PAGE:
So I’m doing it. I’m immigrating to Israel for the third time. And to Jerusalem no less. What’s that they say about always doing the same thing and expecting a different result? Well most of my friends and family in fact do think I’m absolutely insane, a sentiment only someone equally delusional would even attempt to deny with a straight face.
And its not only the humans in my life that have expressed concern. My 14 year old Dachshund gave me “eyes” this morning. After all, he’s seen this movie before, the third installment of a bizarre trilogy mash-up of “How Stella Got Her Groove Back,” “Eat Pray Love” and “The Great Zohan.” And he’s wondering if along with all my other worldly possessions, he too will spend the next three weeks in a cardboard box, before boarding a freighter in Miami bound across the Atlantic for the Port of Ashdod.
Cinematic clichés aside, why would someone give up a cushy job, shiny leased car and high rise condo in one of the most vibrant and dynamic cities in the world for the dusty hippy-dwelling streets of Jerusalem, let alone for the third time? Why trade in Neimans, Bloomingdales, Publix and Target for Castro, Fox, Rami Levi and Super Pharm?
It’s the same dynamic that has defined all of my life relationships. Push – pull has been pushing and pulling me since I first fell in love with falling love with the Promised Land some ten years ago, at the ripe old age of 24. My dream then was ambitious but singular. I was going to be a war correspondent and that was it. And I did what everyone who arrives in Israel without connections or a history does: I made pizzas and folded laundry. And then, my lucky break, an internship at the Jerusalem Post which consisted of making the Editor-in-Chief coffee for a month, which in turn lead to my impromptu (and in retrospect irresponsible) coverage of a bus bombing in the French Hill neighborhood of Jerusalem.
It was a baptism by fire for a curb reporter but I knew then and there that I had found my calling. All of my dreams came true shortly thereafter, one after the next. First, the dream job as a TV News anchor at IBA News. Only in Israel could you know nothing about broadcast journalism, take a screen test and find yourself in the anchor seat a week later. Next, the prestigious lecturer gig at the Interdisciplinary Center in Herzliya, teaching international students “one man band” reporting.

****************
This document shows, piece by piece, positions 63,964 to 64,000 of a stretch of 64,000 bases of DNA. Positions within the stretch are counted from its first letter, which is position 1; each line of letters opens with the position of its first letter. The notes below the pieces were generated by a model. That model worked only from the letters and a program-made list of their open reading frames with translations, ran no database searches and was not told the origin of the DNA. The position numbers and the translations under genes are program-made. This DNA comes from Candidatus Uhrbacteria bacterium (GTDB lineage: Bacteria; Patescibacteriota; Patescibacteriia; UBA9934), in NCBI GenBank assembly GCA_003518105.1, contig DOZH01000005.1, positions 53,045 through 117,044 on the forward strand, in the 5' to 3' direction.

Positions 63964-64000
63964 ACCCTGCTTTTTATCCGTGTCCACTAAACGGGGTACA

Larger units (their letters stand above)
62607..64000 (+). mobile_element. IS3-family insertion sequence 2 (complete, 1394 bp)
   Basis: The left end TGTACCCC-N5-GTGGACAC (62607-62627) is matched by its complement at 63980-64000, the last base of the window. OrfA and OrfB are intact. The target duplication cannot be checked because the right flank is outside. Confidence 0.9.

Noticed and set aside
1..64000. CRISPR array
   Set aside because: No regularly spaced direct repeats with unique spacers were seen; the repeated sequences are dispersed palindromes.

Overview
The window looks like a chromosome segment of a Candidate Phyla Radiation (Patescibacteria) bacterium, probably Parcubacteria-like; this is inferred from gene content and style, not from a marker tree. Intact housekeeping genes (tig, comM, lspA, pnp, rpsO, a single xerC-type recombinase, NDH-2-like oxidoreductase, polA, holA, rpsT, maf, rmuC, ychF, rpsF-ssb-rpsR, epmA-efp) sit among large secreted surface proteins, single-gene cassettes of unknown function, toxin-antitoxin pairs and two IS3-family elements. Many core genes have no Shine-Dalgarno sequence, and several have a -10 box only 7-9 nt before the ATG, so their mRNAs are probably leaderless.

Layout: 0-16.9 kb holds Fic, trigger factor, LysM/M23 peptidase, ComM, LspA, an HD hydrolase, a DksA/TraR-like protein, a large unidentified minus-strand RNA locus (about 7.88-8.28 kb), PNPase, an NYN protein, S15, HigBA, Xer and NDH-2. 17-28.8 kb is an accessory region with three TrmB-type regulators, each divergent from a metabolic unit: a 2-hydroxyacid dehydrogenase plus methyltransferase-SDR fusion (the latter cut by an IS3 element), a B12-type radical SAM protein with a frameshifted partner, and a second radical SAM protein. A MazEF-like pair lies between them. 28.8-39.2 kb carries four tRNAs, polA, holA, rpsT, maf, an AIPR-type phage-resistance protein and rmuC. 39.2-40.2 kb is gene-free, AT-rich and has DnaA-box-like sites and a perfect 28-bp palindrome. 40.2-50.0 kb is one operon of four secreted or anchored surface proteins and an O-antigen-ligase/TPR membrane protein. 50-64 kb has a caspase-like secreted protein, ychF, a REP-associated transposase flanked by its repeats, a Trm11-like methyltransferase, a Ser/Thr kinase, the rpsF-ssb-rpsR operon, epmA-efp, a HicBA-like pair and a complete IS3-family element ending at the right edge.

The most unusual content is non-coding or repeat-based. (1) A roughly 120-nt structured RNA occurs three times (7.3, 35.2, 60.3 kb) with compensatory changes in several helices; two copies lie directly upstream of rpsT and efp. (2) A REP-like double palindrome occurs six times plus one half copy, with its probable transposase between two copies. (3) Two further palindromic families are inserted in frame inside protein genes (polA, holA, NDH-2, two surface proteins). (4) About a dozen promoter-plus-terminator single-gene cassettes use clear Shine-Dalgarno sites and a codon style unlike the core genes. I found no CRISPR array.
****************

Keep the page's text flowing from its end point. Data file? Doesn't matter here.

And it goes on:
Of course, life has an unpredictable trajectory and the magnetism of materialism is not to be underestimated. And so I made it back across the Atlantic again, with a revived thirst for western capitalism and the great green dollar. I had completely forgotten about the existential aspects of living in a material world and I was going to be a “material girl.”
Having indulged in all the finer things over the past couple of years, I am not “closer to fine.” And I think I have finally learned my lesson. Life, at the end of the day, is about discovering what gets you out of bed in the morning.
For me, one of the recent motivators to “return home,” was the passing last month of my old friend and colleague Steve Sotloff who was beheaded by ISIS terrorists in Syria. It was his life’s dream to travel to war torn countries and share the stories of those who didn’t have a voice to be heard. This past conflict between Hamas and Israel also heavily reminded me of why I went to Israel in the first place: to live my most true existence and be my most authentic me. In Israel you go with a lot less: less money, less space, less “stuff,” but you gain so much more. You are your most authentic self, where you see the world in its truest colors: conflict, hatred, desire, love and you have to work really hard for the things you acquire. You meet the most eclectic and authentic people who would give you the shirt off their backs for you. You learn to be the best argumentalist, negotiator, manipulator you’ll ever meet because you have to, and you’ll suffer and wonder what the hell persuaded you to live such a life in the first place, when you could be on easy street in New York, Miami or LA.
I chose the harder route, the road less traveled by, because I know it will make all the difference. See you on the other side, it’s my third Aliyah and it’s a charm. There’s no going back this time.